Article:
A small group of nuns and visitors present for worship on the feast of the Blessed Virgin of Mount Carmel on July 16, 1560, were discussing the obstacles to a life of prayer presented by the large number of nuns living in the monastery [of the Incarnation] and the visitors.
María de Ocampo, a young relative of the saint and a celebrated beauty, suggested that someone should establish a monastery in which the life of the ancient hermits could be revived. In all seriousness she offered her dowry for this. The next day Teresa told her trusted friend Doña Guiomar de Ulloa (a young widow who like her led a life of prayer under the strict direction of Fr. Baltasar Alvarez) of this conversation. Doña Guiomar enthusiastically took up the idea.
But what was decisive was that the Lord himself was calling for the project.
“He assured me that he would be very well-served in a monastery I might found, that this house would become a star shedding the brightest light. God added that, even thought they had lost some of their earlier enthusiasm, the orders were nevertheless of great service to him. What would the world be if there were no more monasteries?”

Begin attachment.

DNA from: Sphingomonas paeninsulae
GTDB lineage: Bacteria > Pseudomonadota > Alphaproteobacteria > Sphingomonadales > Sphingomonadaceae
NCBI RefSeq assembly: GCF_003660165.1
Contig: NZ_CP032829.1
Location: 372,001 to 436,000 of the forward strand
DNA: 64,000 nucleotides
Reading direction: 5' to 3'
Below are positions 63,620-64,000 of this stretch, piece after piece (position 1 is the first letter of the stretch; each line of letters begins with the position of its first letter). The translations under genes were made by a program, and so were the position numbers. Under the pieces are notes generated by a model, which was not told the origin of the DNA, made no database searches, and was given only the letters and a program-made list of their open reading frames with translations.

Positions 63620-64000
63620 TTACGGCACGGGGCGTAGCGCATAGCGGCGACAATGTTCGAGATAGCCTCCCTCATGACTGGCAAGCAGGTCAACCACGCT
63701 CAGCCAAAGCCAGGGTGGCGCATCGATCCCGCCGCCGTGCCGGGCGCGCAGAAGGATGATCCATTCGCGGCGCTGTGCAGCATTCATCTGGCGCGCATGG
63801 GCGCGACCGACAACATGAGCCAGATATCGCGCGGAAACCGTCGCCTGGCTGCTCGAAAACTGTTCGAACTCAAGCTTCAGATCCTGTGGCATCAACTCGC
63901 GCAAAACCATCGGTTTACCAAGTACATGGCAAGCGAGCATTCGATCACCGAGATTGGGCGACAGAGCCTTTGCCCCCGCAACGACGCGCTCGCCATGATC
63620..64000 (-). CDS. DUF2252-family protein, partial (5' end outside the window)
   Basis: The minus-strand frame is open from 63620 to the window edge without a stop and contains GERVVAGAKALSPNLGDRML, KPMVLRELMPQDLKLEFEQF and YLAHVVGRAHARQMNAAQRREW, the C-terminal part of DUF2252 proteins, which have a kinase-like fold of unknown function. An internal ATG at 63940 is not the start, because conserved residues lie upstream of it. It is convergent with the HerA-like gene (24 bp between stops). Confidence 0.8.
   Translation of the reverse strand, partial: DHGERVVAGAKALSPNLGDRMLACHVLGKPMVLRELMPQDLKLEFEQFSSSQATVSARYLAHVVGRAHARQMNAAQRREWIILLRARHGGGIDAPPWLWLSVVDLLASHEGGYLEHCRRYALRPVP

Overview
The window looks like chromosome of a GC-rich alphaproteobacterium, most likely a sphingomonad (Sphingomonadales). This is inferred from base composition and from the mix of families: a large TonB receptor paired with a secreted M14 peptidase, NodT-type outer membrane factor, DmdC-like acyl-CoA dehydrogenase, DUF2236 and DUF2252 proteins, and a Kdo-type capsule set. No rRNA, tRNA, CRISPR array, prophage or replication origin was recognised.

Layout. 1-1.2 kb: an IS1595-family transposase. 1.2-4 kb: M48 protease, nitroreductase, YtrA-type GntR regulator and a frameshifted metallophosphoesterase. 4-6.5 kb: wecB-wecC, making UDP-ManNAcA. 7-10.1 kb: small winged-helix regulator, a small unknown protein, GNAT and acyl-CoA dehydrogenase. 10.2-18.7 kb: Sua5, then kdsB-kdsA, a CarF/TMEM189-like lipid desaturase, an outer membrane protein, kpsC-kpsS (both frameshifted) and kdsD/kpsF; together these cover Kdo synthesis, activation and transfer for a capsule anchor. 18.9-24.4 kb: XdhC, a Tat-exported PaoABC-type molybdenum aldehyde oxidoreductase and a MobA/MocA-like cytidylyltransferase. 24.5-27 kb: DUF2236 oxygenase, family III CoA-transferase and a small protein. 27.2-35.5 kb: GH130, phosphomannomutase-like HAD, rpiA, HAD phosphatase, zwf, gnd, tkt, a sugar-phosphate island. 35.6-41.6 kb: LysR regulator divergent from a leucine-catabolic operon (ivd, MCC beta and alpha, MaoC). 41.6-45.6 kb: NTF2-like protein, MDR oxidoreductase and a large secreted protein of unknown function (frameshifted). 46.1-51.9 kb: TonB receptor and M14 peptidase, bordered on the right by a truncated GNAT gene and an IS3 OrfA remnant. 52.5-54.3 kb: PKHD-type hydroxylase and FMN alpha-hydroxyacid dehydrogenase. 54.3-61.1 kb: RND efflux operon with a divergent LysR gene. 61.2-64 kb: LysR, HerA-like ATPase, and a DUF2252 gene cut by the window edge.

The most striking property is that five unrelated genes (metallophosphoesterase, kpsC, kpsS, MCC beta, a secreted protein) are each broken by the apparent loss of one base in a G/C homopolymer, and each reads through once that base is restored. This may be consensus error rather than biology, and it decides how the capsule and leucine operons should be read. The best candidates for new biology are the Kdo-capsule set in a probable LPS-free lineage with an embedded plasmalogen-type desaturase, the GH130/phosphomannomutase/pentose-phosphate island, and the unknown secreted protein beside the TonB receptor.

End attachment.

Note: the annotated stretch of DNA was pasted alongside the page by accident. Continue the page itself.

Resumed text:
[Cf. The Book of Her Life, ch. 32, no. 11]
According to the the will of the Lord, the new house was to be consecrated to St. Joseph.
Saint Edith Stein
Love for Love: The life and works of St. Teresa of Jesus
12. St. Joseph’s of Avila, the First Monastery of the Reform
“I wanted to rest a little since I had hardly slept the whole night… and all the days had been truly tiring” (St Teresa, recalling the foundation of St Joseph’s monastery in Avila, 24 August 1562).Tweet
Stein, E. 2014, The Hidden Life: hagiographic essays, meditations, spiritual texts, translated from the German by Stein, W, ICS Publications, Washington DC.
Teresa of Avila, St. 1985, The Collected Works of St. Teresa of Avila, translated from the Spanish by Kavanaugh, K; Rodriguez, O, ICS Publications, Washington DC.